T lymphocytes in the CD4+ lineage carry out a wide range of partially overlapping functions during immune responses. CD4+ T cells are critically involved in recruiting and activating other immune cells, dampening ongoing immune responses, and maintaining immunologic memory. When dysregulated, these cells can affect the severity of pathogenic infection, chronic inflammation, allergy, and autoimmunity.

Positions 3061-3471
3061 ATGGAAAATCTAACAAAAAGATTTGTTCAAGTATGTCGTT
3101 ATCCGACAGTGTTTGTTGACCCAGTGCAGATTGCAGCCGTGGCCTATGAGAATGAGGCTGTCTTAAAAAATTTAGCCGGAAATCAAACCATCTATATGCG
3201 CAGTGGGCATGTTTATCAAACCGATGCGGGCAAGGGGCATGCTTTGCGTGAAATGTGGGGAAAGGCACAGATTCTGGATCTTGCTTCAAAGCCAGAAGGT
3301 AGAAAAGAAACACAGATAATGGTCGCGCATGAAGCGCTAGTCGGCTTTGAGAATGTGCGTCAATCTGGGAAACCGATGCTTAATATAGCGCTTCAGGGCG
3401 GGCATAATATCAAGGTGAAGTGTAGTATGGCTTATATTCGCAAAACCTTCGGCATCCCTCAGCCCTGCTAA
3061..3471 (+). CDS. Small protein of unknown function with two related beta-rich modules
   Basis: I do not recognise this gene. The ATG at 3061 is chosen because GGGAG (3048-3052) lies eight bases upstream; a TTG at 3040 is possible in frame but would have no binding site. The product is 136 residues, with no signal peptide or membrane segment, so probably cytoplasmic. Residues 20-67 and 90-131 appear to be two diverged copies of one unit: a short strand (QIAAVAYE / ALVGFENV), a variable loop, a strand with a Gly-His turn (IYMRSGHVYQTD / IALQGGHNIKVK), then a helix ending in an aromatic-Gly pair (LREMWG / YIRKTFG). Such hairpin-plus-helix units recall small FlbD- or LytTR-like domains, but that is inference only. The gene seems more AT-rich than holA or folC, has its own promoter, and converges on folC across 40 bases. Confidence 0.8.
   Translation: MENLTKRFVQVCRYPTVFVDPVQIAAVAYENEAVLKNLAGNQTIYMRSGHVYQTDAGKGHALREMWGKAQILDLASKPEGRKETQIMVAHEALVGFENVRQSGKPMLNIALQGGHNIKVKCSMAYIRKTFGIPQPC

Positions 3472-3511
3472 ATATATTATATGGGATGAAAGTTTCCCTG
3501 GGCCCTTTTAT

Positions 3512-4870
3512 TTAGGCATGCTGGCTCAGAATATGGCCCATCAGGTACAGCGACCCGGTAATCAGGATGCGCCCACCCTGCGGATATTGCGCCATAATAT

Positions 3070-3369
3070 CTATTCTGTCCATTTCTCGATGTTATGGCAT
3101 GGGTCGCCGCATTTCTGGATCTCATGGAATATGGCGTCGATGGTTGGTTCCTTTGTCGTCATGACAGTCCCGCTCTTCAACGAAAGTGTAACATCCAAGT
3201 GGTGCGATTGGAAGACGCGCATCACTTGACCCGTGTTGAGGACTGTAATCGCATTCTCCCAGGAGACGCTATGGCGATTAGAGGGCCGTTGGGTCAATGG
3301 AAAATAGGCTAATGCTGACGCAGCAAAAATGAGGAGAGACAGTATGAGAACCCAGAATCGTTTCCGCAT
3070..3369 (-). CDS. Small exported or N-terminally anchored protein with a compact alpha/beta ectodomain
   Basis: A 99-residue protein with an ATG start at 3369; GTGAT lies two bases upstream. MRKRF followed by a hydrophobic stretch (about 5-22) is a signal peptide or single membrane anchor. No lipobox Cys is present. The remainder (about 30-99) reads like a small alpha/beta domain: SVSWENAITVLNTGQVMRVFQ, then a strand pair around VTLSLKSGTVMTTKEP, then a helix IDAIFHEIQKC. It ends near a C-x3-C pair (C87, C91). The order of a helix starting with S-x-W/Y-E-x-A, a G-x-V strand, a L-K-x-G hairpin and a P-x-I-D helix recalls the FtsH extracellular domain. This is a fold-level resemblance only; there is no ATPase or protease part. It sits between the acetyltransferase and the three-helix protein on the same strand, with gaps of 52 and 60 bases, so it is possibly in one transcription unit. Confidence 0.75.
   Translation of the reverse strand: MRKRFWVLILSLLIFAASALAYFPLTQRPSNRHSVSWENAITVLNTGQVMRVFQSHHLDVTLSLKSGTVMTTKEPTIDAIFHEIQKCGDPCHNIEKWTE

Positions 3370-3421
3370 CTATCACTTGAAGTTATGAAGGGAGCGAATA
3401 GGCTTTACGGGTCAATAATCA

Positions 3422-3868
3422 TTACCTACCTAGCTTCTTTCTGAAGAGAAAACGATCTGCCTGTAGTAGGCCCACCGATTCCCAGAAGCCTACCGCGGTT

CD4+ T cells develop in the thymus and differentiate into subsets of more specialized T lymphocytes. These subsets express characteristic combinations of transcription factors, cell surface proteins, and secreted molecules. Some cells exhibit phenotypic and functional plasticity by shifting from one subset to another. In addition, the recent description of CD4+ T cells at intermediate stages of differentiation may blur the current subset classification.